Displaced and denied: How slum dwellers are socially, economically quarantined

Slum demolition at Thideer Nagar
For most of the residents in slum sites in Chennai, relocation has meant shortage of facilities in addition to risk of losing livelihood options

Jansi, a single parent in Perumbakkam resettlement site, has not been to work for more than a year now. One of the thousands of people to be shifted by the Tamil Nadu Slum Clearance Board two years ago from Thideer Nagar in Thousand Lights in the heart of Chennai, she continued to work as a housekeeping staff in an office in Royapettah, about 30 km away from her new home.

“I have not been able to work (since the past one year) because of the distance. I have two young kids, aged seven and nine, and I only have my mother to take care of them. I endured the long commute, switching 2–3 buses for almost a year, but finally gave up because it was too tiring.”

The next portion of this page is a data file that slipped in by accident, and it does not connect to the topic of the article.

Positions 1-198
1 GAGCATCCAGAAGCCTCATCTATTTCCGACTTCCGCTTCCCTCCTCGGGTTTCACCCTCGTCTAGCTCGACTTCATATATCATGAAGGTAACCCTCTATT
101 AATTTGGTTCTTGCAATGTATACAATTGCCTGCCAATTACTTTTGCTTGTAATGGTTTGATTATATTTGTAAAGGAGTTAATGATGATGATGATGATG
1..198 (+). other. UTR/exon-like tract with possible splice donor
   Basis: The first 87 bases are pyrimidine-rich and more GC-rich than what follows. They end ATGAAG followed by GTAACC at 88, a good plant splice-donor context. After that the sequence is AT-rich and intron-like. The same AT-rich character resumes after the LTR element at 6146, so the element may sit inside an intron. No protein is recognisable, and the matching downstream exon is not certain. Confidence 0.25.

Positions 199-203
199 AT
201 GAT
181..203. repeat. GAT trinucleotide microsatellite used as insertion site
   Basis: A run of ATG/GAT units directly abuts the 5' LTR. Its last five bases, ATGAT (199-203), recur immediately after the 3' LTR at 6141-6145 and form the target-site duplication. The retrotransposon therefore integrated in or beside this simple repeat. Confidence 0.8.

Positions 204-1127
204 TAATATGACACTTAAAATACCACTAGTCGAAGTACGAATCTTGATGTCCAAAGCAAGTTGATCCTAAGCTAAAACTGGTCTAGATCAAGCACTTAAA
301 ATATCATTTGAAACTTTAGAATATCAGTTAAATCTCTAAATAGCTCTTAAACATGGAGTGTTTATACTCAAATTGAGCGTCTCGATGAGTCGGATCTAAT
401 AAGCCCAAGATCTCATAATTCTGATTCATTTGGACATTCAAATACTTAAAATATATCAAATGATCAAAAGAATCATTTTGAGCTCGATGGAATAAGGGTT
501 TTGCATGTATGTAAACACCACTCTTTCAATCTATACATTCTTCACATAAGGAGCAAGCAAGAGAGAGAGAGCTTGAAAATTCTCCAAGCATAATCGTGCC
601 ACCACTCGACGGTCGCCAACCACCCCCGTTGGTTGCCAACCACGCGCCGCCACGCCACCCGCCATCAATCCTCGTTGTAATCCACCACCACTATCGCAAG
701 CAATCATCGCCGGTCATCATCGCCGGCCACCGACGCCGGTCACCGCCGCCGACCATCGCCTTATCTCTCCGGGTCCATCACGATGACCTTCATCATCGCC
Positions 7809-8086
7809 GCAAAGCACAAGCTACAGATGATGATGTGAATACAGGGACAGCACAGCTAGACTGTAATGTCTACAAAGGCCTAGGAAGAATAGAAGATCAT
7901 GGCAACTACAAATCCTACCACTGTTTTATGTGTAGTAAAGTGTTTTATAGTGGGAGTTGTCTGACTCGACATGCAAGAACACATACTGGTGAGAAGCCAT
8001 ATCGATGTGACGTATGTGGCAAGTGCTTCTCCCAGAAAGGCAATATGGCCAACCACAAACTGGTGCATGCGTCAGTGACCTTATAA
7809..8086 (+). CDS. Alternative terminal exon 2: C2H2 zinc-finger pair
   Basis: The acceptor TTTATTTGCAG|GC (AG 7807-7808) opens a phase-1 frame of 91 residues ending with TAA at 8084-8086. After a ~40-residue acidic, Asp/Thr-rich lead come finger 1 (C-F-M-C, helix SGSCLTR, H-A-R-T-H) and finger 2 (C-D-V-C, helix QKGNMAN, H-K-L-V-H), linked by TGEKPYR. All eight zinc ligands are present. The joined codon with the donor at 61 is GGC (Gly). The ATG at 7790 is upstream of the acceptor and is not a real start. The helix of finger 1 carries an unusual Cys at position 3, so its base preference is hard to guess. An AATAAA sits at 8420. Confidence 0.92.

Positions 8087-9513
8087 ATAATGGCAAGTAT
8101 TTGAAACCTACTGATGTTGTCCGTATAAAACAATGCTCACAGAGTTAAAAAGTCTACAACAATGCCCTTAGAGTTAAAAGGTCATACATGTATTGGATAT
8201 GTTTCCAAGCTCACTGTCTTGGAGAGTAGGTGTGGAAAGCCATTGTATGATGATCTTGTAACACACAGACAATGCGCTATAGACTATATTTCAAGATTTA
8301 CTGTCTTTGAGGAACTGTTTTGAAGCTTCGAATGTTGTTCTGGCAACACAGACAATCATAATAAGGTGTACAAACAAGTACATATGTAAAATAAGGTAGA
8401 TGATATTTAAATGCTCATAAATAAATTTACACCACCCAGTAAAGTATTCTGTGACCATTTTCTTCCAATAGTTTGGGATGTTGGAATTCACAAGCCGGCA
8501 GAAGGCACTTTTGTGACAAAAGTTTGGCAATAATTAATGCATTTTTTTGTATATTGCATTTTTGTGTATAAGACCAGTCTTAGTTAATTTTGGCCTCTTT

Jansi and others were shifted en masse in November 2017 from their homes, as they were blamed for floods and encroachments along water bodies, given their proximity to the Cooum River.

Jansi is still looking for a job. “I am not able to find one in the vicinity. I am considering small-scale entrepreneurship opportunities, but there aren’t many options. The Tamil Nadu Slum Clearance Board organised tailoring and jewellery-making classes for women in the locality through an NGO. However, we need help from them for marketing these products.”

To continue reading this article...

You have to be a Premium Subscriber

Start your subscription with a free trial

Enjoy unlimited Eighth column, archives and games on
thefederal.com and thefederal.com and many more features.
You will also be supporting ethical and unbiased journalism.
plans start from Rs. 99
Get breaking news and latest updates from India
and around the world on thefederal.com